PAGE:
Asean delegation relishes Asean-Korea Train, future of Asean-Korea

SEOUL (The Korea Herald/ANN) - Some 200 participants representing South Korea and the 10 member countries of the Association of Southeast Asian Nations gathered at the lobby of Paradise Hotel, Busan, in the early morning of Thursday beaming with excitement about the second day of the three-day train trip across the country ahead of the Asean-Korea special summit in November.

After a jam-packed day of a six-hour train ride, a visit to the temple Bulguksa, which is a UNESCO World Heritage Site located in Gyeongju, North Gyeongsang Province, and a two-hour bus ride to Busan the day before, capped with a welcoming dinner, participants were ready to hit the road on the second day.
“I love this event, it’s amazing. It’s a slow train, so I can actually see the view. Inside the train there are a lot of Asian performances. It feels like I’m seeing Korea and Asia all at once,” Nur Atiqah Raduan, 29, a Ph.D. student from Brunei studying vocational studies at Seoul National University, told The Korea Herald at the Suncheon Bay Wetland Reserve in South Jeolla Province. Suncheon Bay Wetland Reserve is one of the five largest wetlands in the world.
“I’m very optimistic about the ASEAN and Korea relationship. I realize that recently there’s a lot of interest around Korea and Asian countries have always been interested in Korea. I think it can go forward not just for 30 years, probably more than 50 years from now,” she added.
The journey, “ASEAN-Korea Train: Advancing Together,” during Oct. 16-18, was arranged by the ASEAN-Korea Center in the run-up to two summits in Busan next month, inviting roughly 140 government representatives, businesspeople, academics, artists, media professionals and young people from ASEAN countries and 60 representatives from South Korea.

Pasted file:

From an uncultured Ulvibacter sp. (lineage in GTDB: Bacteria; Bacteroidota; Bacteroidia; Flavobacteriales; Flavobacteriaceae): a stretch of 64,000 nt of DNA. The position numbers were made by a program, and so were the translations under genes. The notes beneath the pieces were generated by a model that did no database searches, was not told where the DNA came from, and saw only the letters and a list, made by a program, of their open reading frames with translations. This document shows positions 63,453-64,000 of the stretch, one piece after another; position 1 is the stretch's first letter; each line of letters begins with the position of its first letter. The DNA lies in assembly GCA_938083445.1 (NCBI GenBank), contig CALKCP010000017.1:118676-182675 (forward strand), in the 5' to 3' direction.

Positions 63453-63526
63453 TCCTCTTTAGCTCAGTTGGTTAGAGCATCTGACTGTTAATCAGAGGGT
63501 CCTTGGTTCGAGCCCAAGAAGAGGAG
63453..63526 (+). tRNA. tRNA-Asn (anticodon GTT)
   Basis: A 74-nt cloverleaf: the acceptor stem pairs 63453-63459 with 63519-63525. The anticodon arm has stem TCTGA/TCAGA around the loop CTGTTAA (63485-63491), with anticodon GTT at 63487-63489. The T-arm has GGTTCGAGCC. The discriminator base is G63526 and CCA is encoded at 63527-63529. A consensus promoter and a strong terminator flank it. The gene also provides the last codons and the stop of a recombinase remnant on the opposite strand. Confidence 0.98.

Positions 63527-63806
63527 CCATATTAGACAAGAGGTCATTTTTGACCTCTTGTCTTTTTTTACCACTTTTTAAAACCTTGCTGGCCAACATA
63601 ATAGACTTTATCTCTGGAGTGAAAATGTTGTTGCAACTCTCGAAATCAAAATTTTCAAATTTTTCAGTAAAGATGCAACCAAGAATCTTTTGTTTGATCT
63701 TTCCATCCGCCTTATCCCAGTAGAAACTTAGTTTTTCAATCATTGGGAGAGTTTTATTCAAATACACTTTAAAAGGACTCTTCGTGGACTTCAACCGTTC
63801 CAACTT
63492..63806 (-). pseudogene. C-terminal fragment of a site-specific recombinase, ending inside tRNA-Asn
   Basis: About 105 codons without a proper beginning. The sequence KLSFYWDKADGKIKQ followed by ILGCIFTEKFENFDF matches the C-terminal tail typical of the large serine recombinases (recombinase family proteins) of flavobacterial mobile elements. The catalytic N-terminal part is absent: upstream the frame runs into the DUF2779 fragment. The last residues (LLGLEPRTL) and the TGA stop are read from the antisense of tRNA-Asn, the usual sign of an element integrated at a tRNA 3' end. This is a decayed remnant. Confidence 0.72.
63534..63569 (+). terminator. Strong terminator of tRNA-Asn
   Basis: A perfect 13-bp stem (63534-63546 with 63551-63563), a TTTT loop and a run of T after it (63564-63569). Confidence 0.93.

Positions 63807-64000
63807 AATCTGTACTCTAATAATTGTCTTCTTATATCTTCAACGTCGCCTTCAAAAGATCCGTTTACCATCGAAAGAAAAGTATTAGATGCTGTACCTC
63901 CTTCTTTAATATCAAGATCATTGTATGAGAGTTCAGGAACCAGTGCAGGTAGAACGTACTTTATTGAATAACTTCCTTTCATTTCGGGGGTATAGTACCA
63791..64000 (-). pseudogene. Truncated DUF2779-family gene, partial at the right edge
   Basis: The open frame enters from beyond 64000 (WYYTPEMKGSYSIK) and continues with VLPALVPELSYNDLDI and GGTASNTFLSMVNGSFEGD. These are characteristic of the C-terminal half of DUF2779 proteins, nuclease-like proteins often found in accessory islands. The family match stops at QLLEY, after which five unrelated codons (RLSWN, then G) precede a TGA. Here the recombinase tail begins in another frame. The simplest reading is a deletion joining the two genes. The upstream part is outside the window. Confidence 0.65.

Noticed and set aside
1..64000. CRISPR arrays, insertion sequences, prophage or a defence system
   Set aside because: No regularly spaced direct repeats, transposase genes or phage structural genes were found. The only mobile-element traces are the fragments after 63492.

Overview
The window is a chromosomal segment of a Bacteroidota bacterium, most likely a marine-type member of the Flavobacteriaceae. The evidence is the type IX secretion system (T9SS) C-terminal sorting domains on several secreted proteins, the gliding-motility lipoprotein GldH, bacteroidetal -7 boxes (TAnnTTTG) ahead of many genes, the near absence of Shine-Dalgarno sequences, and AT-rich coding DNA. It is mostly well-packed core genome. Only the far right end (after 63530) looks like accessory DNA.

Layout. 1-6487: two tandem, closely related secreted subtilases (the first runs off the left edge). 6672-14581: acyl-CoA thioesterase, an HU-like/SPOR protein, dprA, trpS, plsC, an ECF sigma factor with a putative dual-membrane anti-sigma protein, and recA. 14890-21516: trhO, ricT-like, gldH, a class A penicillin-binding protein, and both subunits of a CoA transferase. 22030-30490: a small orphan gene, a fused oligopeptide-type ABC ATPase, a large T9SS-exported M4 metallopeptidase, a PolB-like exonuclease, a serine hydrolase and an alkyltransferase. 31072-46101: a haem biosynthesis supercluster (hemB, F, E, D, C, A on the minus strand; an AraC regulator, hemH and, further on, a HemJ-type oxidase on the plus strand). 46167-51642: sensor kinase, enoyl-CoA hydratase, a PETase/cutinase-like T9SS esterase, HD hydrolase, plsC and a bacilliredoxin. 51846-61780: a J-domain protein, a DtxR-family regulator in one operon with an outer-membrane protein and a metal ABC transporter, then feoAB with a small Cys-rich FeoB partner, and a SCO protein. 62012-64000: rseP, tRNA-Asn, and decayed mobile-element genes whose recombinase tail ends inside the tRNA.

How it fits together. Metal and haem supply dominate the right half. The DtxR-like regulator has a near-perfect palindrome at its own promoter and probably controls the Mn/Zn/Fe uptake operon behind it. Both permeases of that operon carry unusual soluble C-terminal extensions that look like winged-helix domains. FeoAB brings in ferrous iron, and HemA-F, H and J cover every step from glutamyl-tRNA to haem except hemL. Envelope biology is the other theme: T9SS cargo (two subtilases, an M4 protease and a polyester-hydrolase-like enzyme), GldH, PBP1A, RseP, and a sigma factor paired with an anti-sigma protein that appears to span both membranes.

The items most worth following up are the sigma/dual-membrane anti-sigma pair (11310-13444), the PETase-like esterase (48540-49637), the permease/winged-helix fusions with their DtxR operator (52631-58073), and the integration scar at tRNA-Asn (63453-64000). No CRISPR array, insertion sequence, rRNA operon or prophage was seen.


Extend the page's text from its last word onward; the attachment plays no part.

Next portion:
The ASEAN-Korea Center is an intergovernmental organization that promotes economic and socio-cultural cooperation between ASEAN and Korea.
This year also marks the 30 anniversary since South Korea and ASEAN initiated a dialogue partnership in 1989. Over the years, the ties have morphed to becoming crucial partners for peace, trade and cultural exchanges.
The program celebrated people, prosperity and peace -- the “3 P’s” of the New Southern Policy -- and the trip consisted of stops to Bulguksa, Busan, Suncheon Bay Wetland Reserve and the Asia Culture Center in Gwangju.
Of the seven-car train that had been custom-fitted for the journey, participants were assigned to car trains Nos. 2-6, which were filled with performances by artists and networking opportunities, while car train No. 1 was used for on-train interviews.
“This program is so exciting and full of happiness. On train artists from various countries offer entertainment. The event is heartwarming and I feel familiar with ASEAN and Korea. It’s great,” Sue Sha Shinn Thant, 24, from Myanmar, told The Korea Herald.
Sue Sha Shinn Thant joined the program as the regional youth representative of the Mandalay Regional Youth Affairs Committee. She is also a central board executive at Myanmar’s LGBT Rights Network.
“Korea is a developed country in Asia. I like the infrastructure (here) including bridges and trains which are more advanced than Myanmar. … Thank you for inviting me to the ASEAN-Korea train program. I hope ASEAN and Korea become more familiar and successful in the future,” she said.
South Korea is zeroing in on its relations with ASEAN countries to diversify its key partners, driven by South Korean President Moon Jae-in’s signature New Southern Policy introduced in 2017.
Indicative of South Korea’s emphasis on ASEAN, a special summit between Korea and the 10 countries is to be held in Busan next month upon President Moon’s proposal, followed by the Korea-Mekong summit.
“This tour is very important for me. It’s an opportunity to meet friends from different countries to learn their culture,” Pham Thi My Hanh, 28, a Vietnamese student studying at Incheon National University, told The Korea Herald.
“I want to live in Korea for the next five to seven years. Currently I am actively trying to observe Korean culture,” she added.


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